New Insight on Poverty and the Human Spirit. Most of us have never ventured to the housing projects or spoken to the disheveled mother at the supermarket removing items from her shopping cart to make sure she can afford it all. Dear Self, provides rare and surprising insight on poverty in America. Sharp witted, faithfully honest and self-critical Richelene Mitchell shares her acute observations on the welfare system, healthcare, politics and the people around her. She presents life in all its loneliness, joy, humor, determination and intense sadness - in other words, its humanity. This book is all the more poignant and absorbing because it was written as a personal diary and found after the author passed away.
Suzanne Derani, Chicago, Illinois. 9/10/07
Keeping It Real!
The book Dear Self is an excellent book that everyone should read. It really draws the reader into never wanting to put it down. It appeals to people of every upbringing, age, and culture. The reader will feel as
though they have experienced what the very writer has gone through. The emotions of sadness, happiness, and times of struggle have an immense affect on any person who reads this book. Superbly put together, Dear Self proves that with struggle there is ease. Richelene Mitchell, who documents these stories in a diary, proves that, although everyone has struggles or difficulties in life, with determination, patience, and acceptance of those struggles, one will succeed. What I found amazing about the writer was the fact that she never expressed pain throughout her illness of epilepsy. She continued to provide for her seven children, with endless love and support. This is most definitely a book that everyone can learn at least one lesson from, especially through the writer's strength, patience, and courage.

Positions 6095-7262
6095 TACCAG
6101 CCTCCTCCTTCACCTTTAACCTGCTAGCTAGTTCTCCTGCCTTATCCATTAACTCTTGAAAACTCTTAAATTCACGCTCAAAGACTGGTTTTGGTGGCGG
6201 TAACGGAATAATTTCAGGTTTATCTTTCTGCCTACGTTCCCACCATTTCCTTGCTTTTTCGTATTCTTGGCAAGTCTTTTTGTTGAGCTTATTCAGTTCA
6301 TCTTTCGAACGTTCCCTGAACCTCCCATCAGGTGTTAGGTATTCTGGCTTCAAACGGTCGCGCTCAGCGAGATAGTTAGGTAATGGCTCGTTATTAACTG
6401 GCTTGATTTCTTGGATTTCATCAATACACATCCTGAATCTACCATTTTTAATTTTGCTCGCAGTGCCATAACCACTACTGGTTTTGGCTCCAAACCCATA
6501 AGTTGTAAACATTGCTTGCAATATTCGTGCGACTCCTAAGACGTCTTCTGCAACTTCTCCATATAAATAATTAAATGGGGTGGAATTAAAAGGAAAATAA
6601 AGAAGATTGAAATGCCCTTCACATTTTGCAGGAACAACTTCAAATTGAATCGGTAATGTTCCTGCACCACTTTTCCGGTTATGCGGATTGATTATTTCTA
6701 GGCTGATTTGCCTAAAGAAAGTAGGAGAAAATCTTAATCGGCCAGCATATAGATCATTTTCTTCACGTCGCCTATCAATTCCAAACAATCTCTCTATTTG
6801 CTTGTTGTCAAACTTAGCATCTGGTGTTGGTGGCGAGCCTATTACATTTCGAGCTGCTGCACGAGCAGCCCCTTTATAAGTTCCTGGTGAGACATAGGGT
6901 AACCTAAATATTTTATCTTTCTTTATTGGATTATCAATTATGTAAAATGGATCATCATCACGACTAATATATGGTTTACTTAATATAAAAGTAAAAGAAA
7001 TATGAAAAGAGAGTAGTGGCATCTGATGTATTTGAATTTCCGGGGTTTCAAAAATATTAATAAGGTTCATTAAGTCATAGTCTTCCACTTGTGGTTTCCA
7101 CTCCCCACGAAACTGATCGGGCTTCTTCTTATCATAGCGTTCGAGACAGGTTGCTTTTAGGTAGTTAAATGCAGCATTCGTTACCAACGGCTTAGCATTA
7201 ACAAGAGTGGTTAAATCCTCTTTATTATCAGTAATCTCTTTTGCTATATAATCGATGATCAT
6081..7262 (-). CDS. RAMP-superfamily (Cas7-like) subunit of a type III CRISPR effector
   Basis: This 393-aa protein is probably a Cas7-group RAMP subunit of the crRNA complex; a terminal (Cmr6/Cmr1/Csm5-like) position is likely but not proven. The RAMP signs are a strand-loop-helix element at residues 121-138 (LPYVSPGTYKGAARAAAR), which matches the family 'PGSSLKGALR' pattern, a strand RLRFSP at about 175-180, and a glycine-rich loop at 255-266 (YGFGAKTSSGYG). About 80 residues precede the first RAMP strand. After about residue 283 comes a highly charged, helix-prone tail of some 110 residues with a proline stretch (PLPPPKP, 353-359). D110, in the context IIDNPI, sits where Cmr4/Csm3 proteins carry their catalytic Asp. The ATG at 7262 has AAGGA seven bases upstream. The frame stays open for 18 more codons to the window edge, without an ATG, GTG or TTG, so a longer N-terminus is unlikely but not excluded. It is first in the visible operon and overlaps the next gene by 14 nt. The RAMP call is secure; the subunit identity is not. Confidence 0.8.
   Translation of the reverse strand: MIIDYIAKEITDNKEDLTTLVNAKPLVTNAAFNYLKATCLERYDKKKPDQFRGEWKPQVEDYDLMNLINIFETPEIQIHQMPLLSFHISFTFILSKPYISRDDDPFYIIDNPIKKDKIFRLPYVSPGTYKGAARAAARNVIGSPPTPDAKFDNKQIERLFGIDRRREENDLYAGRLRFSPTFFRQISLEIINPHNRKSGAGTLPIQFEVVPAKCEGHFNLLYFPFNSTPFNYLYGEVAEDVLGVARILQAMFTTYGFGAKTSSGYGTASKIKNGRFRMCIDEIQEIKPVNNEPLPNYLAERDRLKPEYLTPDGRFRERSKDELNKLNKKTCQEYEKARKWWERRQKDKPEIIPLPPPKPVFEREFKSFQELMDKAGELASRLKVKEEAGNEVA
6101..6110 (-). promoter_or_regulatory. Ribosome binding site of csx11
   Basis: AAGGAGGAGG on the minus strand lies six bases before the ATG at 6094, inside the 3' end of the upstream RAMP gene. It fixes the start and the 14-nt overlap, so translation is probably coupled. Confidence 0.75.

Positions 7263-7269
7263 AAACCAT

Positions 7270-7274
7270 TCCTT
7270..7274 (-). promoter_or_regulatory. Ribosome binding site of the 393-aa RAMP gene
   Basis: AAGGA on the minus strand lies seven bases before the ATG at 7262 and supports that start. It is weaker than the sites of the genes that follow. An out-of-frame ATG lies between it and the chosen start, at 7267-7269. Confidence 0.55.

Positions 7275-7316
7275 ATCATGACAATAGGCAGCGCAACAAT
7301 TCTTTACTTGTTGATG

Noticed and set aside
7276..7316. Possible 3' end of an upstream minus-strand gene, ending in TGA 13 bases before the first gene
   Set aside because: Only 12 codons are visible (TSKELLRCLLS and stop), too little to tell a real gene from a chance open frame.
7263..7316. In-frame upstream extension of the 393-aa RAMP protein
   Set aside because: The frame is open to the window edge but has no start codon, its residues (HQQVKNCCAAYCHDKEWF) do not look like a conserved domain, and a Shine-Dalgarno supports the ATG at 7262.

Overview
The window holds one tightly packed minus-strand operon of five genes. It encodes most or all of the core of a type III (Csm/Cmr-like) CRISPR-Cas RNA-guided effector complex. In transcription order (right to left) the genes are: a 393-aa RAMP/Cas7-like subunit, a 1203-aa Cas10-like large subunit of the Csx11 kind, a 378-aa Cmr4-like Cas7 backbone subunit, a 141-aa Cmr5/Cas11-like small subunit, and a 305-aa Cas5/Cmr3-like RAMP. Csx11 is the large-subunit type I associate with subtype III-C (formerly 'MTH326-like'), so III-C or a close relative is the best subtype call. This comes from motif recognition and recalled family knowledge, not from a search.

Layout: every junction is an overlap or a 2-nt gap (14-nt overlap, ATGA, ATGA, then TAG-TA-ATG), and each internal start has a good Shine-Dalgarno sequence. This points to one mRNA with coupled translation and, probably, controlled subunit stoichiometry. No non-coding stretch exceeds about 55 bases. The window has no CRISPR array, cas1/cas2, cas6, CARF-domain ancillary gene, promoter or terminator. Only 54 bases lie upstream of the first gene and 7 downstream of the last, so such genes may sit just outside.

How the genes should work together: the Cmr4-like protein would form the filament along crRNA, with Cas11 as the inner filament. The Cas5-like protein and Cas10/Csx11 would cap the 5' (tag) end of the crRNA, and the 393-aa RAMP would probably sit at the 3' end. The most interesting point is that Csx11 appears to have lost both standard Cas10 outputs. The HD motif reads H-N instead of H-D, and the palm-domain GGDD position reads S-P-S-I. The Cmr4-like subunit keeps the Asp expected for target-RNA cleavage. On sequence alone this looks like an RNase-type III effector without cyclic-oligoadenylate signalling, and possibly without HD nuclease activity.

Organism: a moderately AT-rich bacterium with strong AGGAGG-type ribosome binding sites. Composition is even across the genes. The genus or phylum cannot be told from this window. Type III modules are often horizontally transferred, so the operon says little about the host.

Strong Mother; Stronger Son, July 31, 2007
An excellent true story of an African-American mother who endures her American life to rear a most unusually strong, and righteous son. It was hard to put this down even though I knew how it ends. It's a moral tale and a good read